The Standard on Belle Isle is valet only — today.
The Standard, the hip hotel and spa in the renovated Lido Spa on Belle Isle, is planning an ambitious reconstruction that includes rebuilding a wing of rooms and constructing a mechanical on-site parking structure.
“The Standard is looking at an expansion,” Belle Isle Residents Association president Scott Diffenderfer told island residents at a community meeting Wednesday night.
The Standard has scheduled a meeting to give Belle Isle residents an overview of the plans at 6 p.m. Wednesday, Jan. 23 at the hotel, 40 Island Ave.
Diffenderfer said The Standard has said the project will add only a few rooms to the property. It involves knocking down the one-story eastern wing of rooms. The garage would go behind the main, three-story lobby and spa structure. A new, two-story east wing of rooms would be built — with larger rooms and interior hallways.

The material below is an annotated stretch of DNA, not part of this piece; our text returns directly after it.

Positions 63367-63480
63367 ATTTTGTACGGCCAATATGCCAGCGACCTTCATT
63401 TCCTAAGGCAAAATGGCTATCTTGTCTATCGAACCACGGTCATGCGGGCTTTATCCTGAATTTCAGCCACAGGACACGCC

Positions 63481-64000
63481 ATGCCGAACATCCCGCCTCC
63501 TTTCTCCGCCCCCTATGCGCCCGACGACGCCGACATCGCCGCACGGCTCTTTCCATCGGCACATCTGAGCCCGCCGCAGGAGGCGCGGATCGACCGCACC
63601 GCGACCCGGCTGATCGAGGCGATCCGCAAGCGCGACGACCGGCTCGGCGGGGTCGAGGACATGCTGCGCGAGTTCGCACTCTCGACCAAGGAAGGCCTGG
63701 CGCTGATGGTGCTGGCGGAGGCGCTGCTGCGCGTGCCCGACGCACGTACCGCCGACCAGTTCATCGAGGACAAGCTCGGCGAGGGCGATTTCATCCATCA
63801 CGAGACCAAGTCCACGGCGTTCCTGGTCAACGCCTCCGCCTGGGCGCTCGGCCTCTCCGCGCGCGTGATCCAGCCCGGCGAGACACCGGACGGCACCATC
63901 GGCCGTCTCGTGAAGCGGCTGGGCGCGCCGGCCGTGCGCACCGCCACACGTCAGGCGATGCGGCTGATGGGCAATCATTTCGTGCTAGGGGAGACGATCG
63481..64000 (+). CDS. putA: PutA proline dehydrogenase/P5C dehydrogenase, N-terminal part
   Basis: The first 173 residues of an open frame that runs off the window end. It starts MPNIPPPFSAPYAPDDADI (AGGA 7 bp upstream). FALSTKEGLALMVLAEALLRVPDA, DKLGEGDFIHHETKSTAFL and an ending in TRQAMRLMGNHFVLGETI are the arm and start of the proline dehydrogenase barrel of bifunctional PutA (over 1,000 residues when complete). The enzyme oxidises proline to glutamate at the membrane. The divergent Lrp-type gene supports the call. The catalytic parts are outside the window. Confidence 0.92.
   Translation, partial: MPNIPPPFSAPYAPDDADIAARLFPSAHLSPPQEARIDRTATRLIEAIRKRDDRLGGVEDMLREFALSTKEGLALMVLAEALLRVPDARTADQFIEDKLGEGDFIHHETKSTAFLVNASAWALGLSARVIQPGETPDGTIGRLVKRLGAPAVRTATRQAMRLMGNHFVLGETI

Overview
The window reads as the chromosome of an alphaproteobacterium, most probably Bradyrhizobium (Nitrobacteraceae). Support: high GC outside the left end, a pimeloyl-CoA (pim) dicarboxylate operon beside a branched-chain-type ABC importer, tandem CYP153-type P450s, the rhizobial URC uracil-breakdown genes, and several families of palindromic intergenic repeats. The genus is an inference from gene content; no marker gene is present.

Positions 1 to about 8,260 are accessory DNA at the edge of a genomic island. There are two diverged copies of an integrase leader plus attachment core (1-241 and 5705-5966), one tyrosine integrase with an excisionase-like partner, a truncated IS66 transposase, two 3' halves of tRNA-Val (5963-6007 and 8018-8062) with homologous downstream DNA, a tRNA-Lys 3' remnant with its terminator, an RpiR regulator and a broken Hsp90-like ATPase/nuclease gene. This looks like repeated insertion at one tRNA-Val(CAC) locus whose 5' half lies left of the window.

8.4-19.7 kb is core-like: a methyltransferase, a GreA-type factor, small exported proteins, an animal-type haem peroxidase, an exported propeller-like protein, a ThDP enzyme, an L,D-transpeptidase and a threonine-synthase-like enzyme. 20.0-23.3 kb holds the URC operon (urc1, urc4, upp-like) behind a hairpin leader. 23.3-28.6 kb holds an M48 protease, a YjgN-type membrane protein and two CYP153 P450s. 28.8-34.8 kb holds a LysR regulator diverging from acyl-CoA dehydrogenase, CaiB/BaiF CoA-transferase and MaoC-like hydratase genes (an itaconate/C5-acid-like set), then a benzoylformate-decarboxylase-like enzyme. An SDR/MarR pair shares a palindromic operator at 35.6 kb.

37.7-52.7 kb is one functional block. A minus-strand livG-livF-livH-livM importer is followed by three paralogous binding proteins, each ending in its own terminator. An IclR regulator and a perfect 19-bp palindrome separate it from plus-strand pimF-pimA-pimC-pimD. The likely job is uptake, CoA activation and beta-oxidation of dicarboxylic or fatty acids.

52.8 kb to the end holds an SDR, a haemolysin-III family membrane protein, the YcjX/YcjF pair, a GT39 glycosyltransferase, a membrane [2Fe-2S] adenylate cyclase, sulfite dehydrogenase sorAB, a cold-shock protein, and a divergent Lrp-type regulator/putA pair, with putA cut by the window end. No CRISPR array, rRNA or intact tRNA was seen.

Cars entering the robotic garage on Collins Avenue.
The parking structure would work like an automated garage that opened earlier this year at 1826 Collins Ave, billed as he first of its kind in South Florida. Built by Stellar Construction, the Collins garage looks like a retail space, with a wide entrance where cars drive in. Once inside, robotic platforms slide underneath, lift them up and put them in a parking spot.
The old Lido Spa was renovated and reopened by hotelier Andre Balazs in 2005. Parking always posed a problem, with a valet-only policy and a rented lot in Sunset Harbour.
In renovating the Lido — a 1950s vintage hotel that was renovated in 1960 with the MIMO Three-story lobby and spa building in the early 1960s– Balazs brought quiet hip to sleepy Belle Isle. Neighbors always worried the party might get too wild.
Restrictions on the property due to its residential surroundings — they can’t serve liquor after midnight and music can’t be so loud that it will disturb neighboring properties — were in place before the 2005 renovation.
Diffenderfer said the Belle Isle association has not taken a position on the proposal — and don’t until they see it in its final form and get neighborhood feedback. “We need to see what shape it will ultimately take.”